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BOZELL & GRAHAM: Shrill Abort Plots, Streaming Live



Liberals are the strange kind that supports abortion on demand. And yet in their stronghold, like the District of Columbia, they hire fine dining inspectors hundreds of dollars to offer their customers plastic pipes. It is not surprising that TV shows do not base all reasons on "Straw Cops."

The latest example is the well-founded title "Shrill" with six episodes streaming on Hulu – now owned 60 percent by Disney, 30 percent by Comcast and 10 percent by Time Warner. "Shrill" is mostly a "bold acceptance" show about learning to love yourself, even if the world is looking at you and thinks you are unattractive or unhealthy.

Bullying or shaming fat people is bad. But it is not so bad to interrupt an unborn child. Annie, the protagonist of "Shrill" ̵

1; played by "Saturday Night Live" cast member Aidy Bryant – gets an abortion in the first 20 minutes of the first episode. It is portrayed as a wonderful event yet as relaxed as getting a tooth removed.

Of course, the screenwriters worked intimately with Planned Parenthood to "get it right". Planned Parenthood tweeted: "We are thrilled that the new show #Shrill … knows how important it is to see safe, legal abortion on the screen." It was "proud to have worked" with Hulu "to highlight a positive abortion experience."

After the abortion, a friend asks Annie how she now feels her uterus is empty. "I feel … really really good … I got this big big mess, but I made a decision, just for me, for myself, and I got myself out of it. I feel very strong right now, and I just feel like I'm going out. "Her friend replies," Do it. I love you. "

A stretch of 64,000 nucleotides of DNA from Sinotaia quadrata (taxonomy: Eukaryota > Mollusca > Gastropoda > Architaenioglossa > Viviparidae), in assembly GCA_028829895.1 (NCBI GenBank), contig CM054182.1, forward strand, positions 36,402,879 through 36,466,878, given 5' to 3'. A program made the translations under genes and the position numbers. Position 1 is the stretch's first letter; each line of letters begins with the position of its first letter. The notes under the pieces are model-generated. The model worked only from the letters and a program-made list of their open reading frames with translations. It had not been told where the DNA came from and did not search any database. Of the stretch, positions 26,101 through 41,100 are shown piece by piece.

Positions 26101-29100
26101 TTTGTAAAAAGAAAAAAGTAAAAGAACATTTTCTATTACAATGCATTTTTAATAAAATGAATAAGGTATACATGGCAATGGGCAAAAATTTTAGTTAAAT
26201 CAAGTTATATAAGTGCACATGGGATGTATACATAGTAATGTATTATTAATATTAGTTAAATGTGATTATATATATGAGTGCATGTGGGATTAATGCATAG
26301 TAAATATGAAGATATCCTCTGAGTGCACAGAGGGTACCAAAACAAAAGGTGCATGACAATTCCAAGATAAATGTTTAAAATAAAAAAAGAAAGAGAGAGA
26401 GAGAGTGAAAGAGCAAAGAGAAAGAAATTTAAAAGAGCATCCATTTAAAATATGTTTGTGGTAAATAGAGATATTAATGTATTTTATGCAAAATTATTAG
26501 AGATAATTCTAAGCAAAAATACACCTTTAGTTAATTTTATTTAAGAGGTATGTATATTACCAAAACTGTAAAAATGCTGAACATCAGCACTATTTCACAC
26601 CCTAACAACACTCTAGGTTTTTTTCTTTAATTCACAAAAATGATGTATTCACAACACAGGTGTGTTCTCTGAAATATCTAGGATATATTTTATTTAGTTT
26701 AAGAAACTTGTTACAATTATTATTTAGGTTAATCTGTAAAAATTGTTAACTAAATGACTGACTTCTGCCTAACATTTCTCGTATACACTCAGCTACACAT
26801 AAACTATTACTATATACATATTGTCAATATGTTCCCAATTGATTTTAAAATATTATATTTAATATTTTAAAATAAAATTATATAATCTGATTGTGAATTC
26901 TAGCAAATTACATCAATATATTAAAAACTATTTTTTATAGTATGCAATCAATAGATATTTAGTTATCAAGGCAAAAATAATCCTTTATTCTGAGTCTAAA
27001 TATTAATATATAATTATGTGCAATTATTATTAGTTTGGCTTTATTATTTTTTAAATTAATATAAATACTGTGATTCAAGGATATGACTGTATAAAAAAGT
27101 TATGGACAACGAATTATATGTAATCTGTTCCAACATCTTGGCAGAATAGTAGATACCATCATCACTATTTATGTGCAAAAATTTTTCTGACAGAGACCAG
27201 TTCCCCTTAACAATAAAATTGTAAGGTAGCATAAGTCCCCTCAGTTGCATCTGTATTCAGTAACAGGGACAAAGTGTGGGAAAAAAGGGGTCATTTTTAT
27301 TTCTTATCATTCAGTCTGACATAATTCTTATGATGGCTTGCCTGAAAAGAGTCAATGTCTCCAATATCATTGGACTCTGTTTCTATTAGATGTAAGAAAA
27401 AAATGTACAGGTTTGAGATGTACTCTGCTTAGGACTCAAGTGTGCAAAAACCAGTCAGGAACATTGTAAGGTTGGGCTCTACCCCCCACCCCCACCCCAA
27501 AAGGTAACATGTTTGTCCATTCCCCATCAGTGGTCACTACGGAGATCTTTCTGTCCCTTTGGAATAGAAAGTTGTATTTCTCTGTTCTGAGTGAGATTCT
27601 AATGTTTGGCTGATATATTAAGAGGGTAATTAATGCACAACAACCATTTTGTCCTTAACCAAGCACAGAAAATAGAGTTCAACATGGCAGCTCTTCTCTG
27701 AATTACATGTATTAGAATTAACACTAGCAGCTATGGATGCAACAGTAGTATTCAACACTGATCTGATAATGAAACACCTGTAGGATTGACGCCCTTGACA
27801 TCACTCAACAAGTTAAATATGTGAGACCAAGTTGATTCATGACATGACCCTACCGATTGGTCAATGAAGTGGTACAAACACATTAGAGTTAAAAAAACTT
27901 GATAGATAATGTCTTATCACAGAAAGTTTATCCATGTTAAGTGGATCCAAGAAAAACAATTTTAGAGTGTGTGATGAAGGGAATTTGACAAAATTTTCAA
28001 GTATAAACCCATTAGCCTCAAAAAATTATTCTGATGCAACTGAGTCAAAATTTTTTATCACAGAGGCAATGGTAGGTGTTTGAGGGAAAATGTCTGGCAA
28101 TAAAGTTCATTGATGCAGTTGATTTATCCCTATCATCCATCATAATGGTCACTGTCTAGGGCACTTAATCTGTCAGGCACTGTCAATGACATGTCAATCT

Leave it alone. Become pregnant. Kill the baby. Party on.

Left loved this plot. Ariana Romero oozed on the feminist site Refinery 29, that the scene is "unapologetically honest" and not "shrouded in anxiety and creeping mystery." The scene is a "statement-making introduction" emphasizing "an immediate need to jump on its leading lady's journey towards fearless self-discovery."

It is quite a euphemism – "terrible self-discovery."

Bryant co-authored the show. "For many women, abortion is not this immediate moment in their lives," she explained to Romero. "They have clarity. And finally, things click into place like:" I've had this other way. I have said no. And I choose to do this with my life. "I think it's a real empowering experience."

The Netflix series "GLOW" on female wrestling constituted a very similar abortion plot, reflecting that it was a great thing. When character Ruth goes to the procedure, a male friend comes together and pretends he is the woman's husband. He jokes, "I could have pulled myself out, but I became lazy. Happy to us, we hate children.

And there was Ariana Romero again with her abortion pump, cheerleading that the woman was not Speaking out of it by "anti-choice" people. She wrote: "No sexist thinking changes her brain. It is a good example of how abortion is medical procedures that women need, not imprisoned murders of unborn babies."

It is precisely the strange murder of unborn babies and Hollywood left can rotate as a furious peak, saying it is an invaluable and authorizing "medical procedure." These are the last people on Earth to talk about how plastic jets can damage marine animals.

L. Brent Bozell III is chair of the Media Research Center. Tim Graham is Director of Media Analysis at Media Research Center and Editor-in-Chief of the NewsBusters.org blog. To find out more about Brent Bozell III and Tim Graham, and read features from other Creator's Syndicate writers and cartoons, visit the Creators Syndicate website at www.creators.com.


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